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China’s Xi Jinping To Visit Putin Around Anniversary Of Ukraine Invasion

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Chinese president Xi Jinping is likely to visit Russia on invitation from Vladimir Putin around the one-year anniversary of Moscow’s invasion of Ukraine, the Russian foreign ministry said on Monday.

“This year, Russia and China will join efforts to enhance and promote further bilateral relations between the two governments. As you know, Russian president Vladimir Putin has invited Chinese leader Xi Jinping on an official visit this spring,” the Russian foreign ministry said, according to a report by Russia’s state news agency TASS.

It added that the Kremlin will “proceed from the understanding that this will be the central event in the bilateral agenda for 2023”.

While Russia’s foreign affairs ministry has not cited a date for the anticipated visit by Moscow’s ally, the invasion of Ukraine launched by Mr Putin will mark a year on 24 February.

Officials in Beijing have not confirmed the Russian ministry’s remarks.

This will mark Mr Xi’s first visit to Russia since the all-out war on Ukraine even as China has tried to maintain a delicate balance on publicly supporting Moscow’s invasion.

Mr Putin had called on his Asian ally to visit Russia in December. “We are expecting you, dear Mr Chairman, dear friend, we are expecting you next spring on a state visit to Moscow,” he had told Xi in a long introductory statement broadcast on state television.

In response, China’s readout of the video summit between the two leaders said that there was a difference in approach to their developing alliance.

Beijing also dedicated any mention of a visit to the invading nation and said that the Xi Jinping administration would maintain its “objective and fair” stance.

In November, China had delivered scathing criticism over Russia’s move to invade Ukraine, including Mr Putin’s non-disclosure of his plans to invade. China had also condemned the “irresponsibility” of suggested nuclear threats ahead of the G20 summit in Indonesia.

According to a Chinese official, Mr Putin did not tell his Chinese counterpart Xi Jinping “the truth”, reported the Financial Times.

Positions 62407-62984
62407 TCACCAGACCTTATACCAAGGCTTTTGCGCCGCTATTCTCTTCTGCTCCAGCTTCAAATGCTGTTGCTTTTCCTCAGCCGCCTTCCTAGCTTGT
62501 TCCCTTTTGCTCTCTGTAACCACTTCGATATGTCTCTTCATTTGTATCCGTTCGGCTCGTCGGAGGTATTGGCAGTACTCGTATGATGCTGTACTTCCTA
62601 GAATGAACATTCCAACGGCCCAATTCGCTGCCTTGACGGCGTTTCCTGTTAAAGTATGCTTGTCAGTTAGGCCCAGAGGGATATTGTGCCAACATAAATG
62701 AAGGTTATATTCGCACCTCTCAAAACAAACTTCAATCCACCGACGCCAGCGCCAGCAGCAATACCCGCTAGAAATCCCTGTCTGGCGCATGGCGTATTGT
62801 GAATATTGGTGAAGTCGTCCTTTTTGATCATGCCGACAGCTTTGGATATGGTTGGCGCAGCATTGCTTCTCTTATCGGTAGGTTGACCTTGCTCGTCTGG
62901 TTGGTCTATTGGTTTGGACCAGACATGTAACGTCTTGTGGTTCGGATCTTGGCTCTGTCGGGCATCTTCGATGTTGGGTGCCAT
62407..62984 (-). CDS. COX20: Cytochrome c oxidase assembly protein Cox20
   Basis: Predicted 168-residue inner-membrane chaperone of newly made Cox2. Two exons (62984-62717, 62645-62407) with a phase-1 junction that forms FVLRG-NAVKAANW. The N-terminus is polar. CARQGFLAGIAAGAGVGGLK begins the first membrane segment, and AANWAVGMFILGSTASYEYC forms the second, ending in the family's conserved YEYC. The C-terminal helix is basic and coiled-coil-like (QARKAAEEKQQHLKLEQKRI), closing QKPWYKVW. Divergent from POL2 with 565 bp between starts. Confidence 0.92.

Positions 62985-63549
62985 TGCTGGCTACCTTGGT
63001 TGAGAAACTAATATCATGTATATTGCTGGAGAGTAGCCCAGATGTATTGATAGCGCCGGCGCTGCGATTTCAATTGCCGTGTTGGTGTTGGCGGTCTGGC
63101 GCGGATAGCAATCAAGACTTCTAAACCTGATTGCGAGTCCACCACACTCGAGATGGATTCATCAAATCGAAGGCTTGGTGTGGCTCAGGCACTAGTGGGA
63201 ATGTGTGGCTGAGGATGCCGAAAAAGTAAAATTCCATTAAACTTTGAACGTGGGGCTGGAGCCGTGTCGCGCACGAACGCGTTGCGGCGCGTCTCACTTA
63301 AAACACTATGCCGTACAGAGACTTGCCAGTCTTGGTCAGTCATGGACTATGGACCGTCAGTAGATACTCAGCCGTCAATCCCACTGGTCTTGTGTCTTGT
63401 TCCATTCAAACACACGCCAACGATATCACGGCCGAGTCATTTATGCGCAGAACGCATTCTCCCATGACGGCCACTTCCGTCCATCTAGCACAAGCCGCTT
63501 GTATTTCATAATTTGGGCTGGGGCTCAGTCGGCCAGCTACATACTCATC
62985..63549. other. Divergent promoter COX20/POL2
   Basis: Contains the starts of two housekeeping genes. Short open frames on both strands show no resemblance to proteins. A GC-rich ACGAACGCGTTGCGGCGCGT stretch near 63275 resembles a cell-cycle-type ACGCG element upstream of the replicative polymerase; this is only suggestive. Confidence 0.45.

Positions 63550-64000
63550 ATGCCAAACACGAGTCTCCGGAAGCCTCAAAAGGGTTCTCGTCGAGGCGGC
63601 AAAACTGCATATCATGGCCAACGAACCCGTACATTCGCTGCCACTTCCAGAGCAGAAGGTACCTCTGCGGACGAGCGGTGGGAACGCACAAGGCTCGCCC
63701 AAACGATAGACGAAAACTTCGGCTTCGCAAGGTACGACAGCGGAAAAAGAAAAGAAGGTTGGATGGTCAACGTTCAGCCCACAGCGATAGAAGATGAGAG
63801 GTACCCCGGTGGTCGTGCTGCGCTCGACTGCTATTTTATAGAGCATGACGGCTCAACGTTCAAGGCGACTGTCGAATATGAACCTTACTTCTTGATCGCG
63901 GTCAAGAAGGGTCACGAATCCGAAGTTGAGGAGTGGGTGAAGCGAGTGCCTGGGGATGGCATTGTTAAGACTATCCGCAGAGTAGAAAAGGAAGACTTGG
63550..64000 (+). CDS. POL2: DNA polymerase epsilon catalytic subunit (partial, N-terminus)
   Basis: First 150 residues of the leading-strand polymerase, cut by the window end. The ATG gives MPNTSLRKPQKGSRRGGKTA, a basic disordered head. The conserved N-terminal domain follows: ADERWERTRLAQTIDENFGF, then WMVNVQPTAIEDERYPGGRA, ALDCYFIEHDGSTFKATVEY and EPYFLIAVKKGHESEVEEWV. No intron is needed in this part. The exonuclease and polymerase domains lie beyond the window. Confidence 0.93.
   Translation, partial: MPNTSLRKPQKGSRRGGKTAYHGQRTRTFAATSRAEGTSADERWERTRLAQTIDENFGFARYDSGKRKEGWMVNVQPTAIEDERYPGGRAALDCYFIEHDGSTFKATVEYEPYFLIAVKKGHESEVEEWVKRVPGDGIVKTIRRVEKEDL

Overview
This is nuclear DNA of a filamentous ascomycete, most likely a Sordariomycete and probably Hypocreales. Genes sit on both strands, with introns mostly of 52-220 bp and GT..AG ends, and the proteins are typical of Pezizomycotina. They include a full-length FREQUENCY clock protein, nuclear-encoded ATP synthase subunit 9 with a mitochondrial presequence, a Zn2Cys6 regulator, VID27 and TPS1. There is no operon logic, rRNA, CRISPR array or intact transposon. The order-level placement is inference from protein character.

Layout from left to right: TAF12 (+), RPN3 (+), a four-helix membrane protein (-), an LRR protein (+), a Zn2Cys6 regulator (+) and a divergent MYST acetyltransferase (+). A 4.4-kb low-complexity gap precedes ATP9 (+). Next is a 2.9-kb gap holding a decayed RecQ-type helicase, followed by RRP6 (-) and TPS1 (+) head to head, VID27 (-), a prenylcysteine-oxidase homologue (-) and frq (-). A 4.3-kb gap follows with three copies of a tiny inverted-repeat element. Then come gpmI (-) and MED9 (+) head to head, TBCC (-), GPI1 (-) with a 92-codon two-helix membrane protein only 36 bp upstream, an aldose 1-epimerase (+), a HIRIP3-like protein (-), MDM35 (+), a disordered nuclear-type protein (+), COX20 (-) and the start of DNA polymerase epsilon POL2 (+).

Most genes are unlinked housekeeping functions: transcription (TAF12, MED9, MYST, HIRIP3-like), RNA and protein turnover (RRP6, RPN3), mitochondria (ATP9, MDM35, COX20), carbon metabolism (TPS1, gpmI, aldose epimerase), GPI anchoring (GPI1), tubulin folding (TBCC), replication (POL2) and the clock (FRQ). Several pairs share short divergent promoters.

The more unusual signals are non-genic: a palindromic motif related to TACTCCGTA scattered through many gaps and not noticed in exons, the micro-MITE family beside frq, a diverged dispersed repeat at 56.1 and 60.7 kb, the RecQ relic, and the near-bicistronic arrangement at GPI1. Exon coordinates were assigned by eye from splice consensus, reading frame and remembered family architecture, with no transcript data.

The officials said that the two leaders had hailed a “no limits” alliance between Moscow and Beijing when they met just 20 days before the Kremlin launched its invasion on Ukraine in February.

“If he had told us, we wouldn’t have been in such an awkward position,” the official had revealed in November.

Mr Xi was caught off-guard by the invasion of Ukraine, which Russia still describes as a “special military operation”, according to four people briefed on the February meeting between the two leaders.

China resents the fact that this non-disclosure from Moscow threatened the safety of thousands of Chinese nationals who were in Ukraine at the time war broke out.

However, the foreign affairs ministry has underscored “the role of trusting ties”, in the latest statement, between Mr Xi and Mr Putin on deepening their “comprehensive bilateral partnership and strategic cooperation”.

“In the past decade, the heads of state have held forty meetings. These include bilateral visits, meetings on the sidelines of multilateral forums, and other events,” the ministry said.

It added that the in-person exchanges will hopefully resume as China eases the anti-Covid curbs.

“We will work hard to push relations between Russia and China to a higher level for the sake of bilateral progress and for the benefit of our peoples,” the ministry said, as it hailed Beijing’s contribution as a trade ally in the past financial year.

China is credited with being Russia’s largest trade partner for more than a decade as its staunch ally.

The Asian nation, alongside India, accounts for Russia’s largest oil importer, along with being the second largest supplier of pipeline gas and fourth largest provider of liquefied natural gas.

Photo Credit: Getty

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